Mastodon Scientific Frontline: New sensors allow the exact measurement of the messenger substance dopamine

Friday, May 27, 2022

New sensors allow the exact measurement of the messenger substance dopamine

Sebastian Kruss (right) and Björn Hill belong to the team that was able to measure the messenger substance dopamine directly.
Credit: RUB, Kramer

Carbon nanotubes shine brighter in the presence of the messenger. In this way, signals between nerve cells can be measured easily and precisely.

Dopamine is an important signaling molecule for nerve cells. So far, its concentration could not be determined spatially and temporally. Thanks to a new process, this is now possible: A research team from Bochum, Göttingen and Duisburg used modified carbon nanotubes that glow brighter in the presence of the messenger substance dopamine. With these sensors, the release of dopamine from nerve cells with a resolution that has not yet been achieved has been made visible. The researchers around Prof. Dr. Sebastian Kruss from the Physical Chemistry of the Ruhr University Bochum (RUB) and Dr. James Daniel and Prof. Dr. Nils Brose from the Max Planck Institute for Multidisciplinary Natural Sciences in Göttingen reports on this in the journal PNAS.

Fluorescence changes in the presence of dopamine

The messenger substance dopamine controls, among other things, the reward center of the brain. If this signal transmission no longer works, diseases such as Parkinson's can occur. In addition, the chemical signals are changed by drugs such as cocaine and play a role in addiction. "However, there was previously no method with which the dopamine signals could be made visible at the same time with high spatial and temporal resolution," explains Sebastian Kruss, head of the functional interfaces and biosystems group at the RUB and member of the Ruhr Explores Solvation Cluster of Excellence, in short RESOLV, and the Research Training Group International Graduate School of Neuroscience (IGSN).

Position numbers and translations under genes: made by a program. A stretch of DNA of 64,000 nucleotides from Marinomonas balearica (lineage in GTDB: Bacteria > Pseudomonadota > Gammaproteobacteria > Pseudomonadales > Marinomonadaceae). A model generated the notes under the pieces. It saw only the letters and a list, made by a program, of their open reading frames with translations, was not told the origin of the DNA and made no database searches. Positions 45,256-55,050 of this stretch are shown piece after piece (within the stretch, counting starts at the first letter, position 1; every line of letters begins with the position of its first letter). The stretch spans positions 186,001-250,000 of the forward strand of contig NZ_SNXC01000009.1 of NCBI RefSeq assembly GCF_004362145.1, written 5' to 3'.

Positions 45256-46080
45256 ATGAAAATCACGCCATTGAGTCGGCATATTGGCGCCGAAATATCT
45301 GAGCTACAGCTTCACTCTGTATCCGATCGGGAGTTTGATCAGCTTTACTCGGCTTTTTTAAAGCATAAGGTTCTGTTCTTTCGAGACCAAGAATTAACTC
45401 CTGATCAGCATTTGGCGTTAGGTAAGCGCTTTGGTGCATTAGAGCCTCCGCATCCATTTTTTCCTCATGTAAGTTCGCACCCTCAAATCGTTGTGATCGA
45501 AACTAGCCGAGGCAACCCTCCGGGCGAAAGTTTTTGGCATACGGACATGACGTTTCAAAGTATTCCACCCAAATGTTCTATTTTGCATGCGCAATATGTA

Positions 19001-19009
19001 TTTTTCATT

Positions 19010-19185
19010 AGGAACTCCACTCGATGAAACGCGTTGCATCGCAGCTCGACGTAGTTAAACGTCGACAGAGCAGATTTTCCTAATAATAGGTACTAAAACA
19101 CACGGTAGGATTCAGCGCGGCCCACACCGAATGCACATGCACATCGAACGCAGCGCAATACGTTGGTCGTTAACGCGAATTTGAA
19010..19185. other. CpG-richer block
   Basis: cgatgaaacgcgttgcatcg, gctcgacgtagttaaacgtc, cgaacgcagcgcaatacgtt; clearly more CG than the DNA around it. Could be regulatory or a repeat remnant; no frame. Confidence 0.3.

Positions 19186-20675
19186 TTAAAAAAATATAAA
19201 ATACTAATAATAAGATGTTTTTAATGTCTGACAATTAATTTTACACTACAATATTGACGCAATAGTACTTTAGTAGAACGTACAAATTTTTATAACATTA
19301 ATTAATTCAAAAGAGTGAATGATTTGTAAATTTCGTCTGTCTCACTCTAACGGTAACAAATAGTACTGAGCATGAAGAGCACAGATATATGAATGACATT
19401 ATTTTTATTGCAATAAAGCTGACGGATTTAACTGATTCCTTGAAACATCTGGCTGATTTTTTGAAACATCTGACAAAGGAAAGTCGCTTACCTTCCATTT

This is where the new sensors come into play. They are based on very thin tubes made of carbon, about 10,000 times thinner than human hair. If you irradiate them with visible light, they then shine in the near infrared range with wavelengths of 1,000 nanometers and more. "This area of light is not visible to humans, but can penetrate deeper into tissue and thus provide better and sharper images than visible light," says Kruss. In addition, there are significantly fewer background signals in this area that can falsify the result.

"We have systematically modified this property by binding various short nucleic acid sequences to the carbon nanotubes in such a way that they change their fluorescence when they come into contact with defined molecules," explains Sebastian Kruss. His working group has succeeded in making carbon nanotubes tiny nanosensors, which, for example, bind specifically to dopamine and fluoresce more or less depending on the dopamine concentration. "It was immediately clear to us that such sensors would be interesting for neurobiology," says Kruss.

Paint healthy nerve cells with a sensor layer

To do this, however, the sensors must be brought close to functional neural networks. Dr. Sofia Elizarova and James Daniel from the Max Planck Institute for Multidisciplinary Natural Sciences in Göttingen developed cell culture conditions in which the nerve cells remain healthy and can be painted with an extremely thin layer of sensors. This enabled the researchers to make individual dopamine release events along the neuronal structures visible for the first time and to gain insights into the mechanisms of dopamine release.

Kruss, Elizarova and Daniel and are convinced of the potential of the new sensors: "They enable new insights into the plasticity and regulation of dopamine signals," says Sofia Eizarova. “In the long term, they could also make progress in treating diseases like Parkinson's possible. “In addition, other sensors are currently being developed with which other signal molecules can be made visible - right up to the identification of pathogens.

Source/Credit: Ruhr University Bochum

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